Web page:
On July 2, as she wrapped up competing in a national pageant and was ready to head home, Taikirha Miller, 16, got the news: Tennis star Serena Williams had chosen her to be the voice of Williams’s daughter Olympia’s doll, Qai Qai, in a new YouTube series.
“I kind of had a freakout moment in the lobby, screaming in front of the people there,” recalls Miller, who lives in Silver Spring and is a rising junior at Kensington’s Albert Einstein High School.
Qai Qai (pronounced quay-quay) is no ordinary plaything. A best-selling doll on Amazon beloved for her self-confidence, she has more than 3 million followers on social media and her own YouTube channel. The Adventures of Qai Qai, a book authored by Williams, hits shelves in September. Williams’s husband, Reddit co-founder Alexis Ohanian, talks openly about possible collaborations and tweeted, “The @RealQaiQai Empire is THRIVING.”
After the announcement, “Voice of Qai Qai doll” shot to the front of Miller’s Instagram bio. Her other identities as an actress, dancer, model — she was named USA National Miss District of Columbia Preteen in 2017 — and voiceover artist still stand. But there’s a reason her latest venture quickly zoomed to the head of the line.
“Everything I’ve had the opportunity to do is great, and I wouldn’t change any of it at all, but…” she explains, laughing, “Serena Williams didn’t handpick me for those things.”
Miller had first auditioned for the gig in May, recording songs and a short script in her living room with a cellphone. Then she repeated the process, eventually getting called back for two more auditions, at her voiceover agent’s recording studio in Virginia.
Even though Qai Qai looks young and is marketed to children ages 3 and older, Miller didn’t need to alter the way she naturally talks.
“You’d be surprised how many people come up to me and say, ‘She has the cutest little voice,’ ” says her mother, Lisette Bethea-Scott. “At pageants I have to say, ‘Tai, please use your big girl voice’ because I want her to sound more mature.”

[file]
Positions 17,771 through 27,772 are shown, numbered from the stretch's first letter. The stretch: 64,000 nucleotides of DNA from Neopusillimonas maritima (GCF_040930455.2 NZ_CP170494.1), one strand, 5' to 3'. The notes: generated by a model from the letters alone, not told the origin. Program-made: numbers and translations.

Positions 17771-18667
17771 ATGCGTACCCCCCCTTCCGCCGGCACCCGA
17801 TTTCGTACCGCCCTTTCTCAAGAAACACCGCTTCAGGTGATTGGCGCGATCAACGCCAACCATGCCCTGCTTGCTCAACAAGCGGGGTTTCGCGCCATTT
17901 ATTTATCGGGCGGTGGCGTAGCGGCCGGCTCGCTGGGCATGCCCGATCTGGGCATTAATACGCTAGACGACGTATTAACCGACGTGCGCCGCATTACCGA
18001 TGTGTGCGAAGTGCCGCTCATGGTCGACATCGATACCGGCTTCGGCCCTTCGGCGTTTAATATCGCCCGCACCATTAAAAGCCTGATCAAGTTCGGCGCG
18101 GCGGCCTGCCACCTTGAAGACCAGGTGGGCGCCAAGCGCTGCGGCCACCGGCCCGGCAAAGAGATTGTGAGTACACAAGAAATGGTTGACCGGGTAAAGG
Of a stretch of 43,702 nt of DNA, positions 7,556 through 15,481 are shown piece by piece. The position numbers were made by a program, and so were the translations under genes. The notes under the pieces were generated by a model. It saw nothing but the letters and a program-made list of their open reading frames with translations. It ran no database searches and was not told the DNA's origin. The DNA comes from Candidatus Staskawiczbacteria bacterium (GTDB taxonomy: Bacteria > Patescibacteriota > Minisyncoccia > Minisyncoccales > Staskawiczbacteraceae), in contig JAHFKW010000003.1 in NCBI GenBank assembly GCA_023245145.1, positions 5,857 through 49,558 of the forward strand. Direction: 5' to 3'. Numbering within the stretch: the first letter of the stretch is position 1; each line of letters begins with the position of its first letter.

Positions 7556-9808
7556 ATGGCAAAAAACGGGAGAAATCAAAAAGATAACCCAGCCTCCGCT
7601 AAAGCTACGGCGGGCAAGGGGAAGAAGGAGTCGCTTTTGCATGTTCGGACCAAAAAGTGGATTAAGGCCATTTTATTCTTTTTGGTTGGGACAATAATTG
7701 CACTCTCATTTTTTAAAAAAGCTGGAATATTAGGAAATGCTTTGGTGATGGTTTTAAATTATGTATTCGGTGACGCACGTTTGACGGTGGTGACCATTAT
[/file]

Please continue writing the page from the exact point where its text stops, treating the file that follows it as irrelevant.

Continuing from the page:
While Miller hasn’t yet met Williams, the 23-time Grand Slam champion recently told People magazine, “Everyone needs to find their voice, and I’m happy Qai Qai found hers in Taikirha.” And she asked the doll’s production team to send her best to Miller, calling the teen “a great inspiration!”
Miller, who once voiced a commercial for Nike’s Jordan brand alongside basketball players Russell Westbrook and Te’a Cooper, is having fun delivering some sass along with the doll’s no-nonsense, motivational counsel: “She gives really good advice and everything she says, she says with love, but she may be a little bit blunt.”
Hoping to spread some of her own lessons learned, Miller, who says she has been bullied since second grade, wrote I Am: 30 Day Affirmation Journal for Teens, which she sells on Amazon to help those struggling with self-worth. She also has formed a limited liability company called Tai It Together@; in its early stages, the company plans to focus on anti-bullying messages through the performing arts.
In Miller’s spare time, she’s prepping for a high school equivalency exam in October, even though she plans to continue pursuing a dual-degree program at Albert Einstein. The formality is so the actor, who has been in indie films and educational videos, can be more competitive soon at California casting calls.
“I want to be able to see myself on TV rather than just hear myself,” she says. “I feel like that would bring a lot more of me to the table.”
Bethea-Scott says her daughter’s new manager—signed after the Qai Qai deal was finalized—is well-connected, owns a large acting studio in Los Angeles, and reminds her of famous mom-to-the-Kardashians Kris Jenner. She is excited to see what’s next for Miller, who works hard and does “what she needs to do, no matter how long it takes, because she has always aspired to be in front of the camera.”
“It’s a lot to handle,” Miller acknowledges, “but with time I’ll understand everything more.”
Childhood dreams of studying political science and becoming the first female president remain. That’s been the goal since age 9, and “you always need something to fall back on,” she says.
In the meantime, she’s living another kind of dream.
“I think they want to take this thing as far as it can go,” says Bethea-Scott, adding that Qai Qai fans have been asking for a cartoon or TV show. “So I think she’ll be employed for a minute. For a good minute.”
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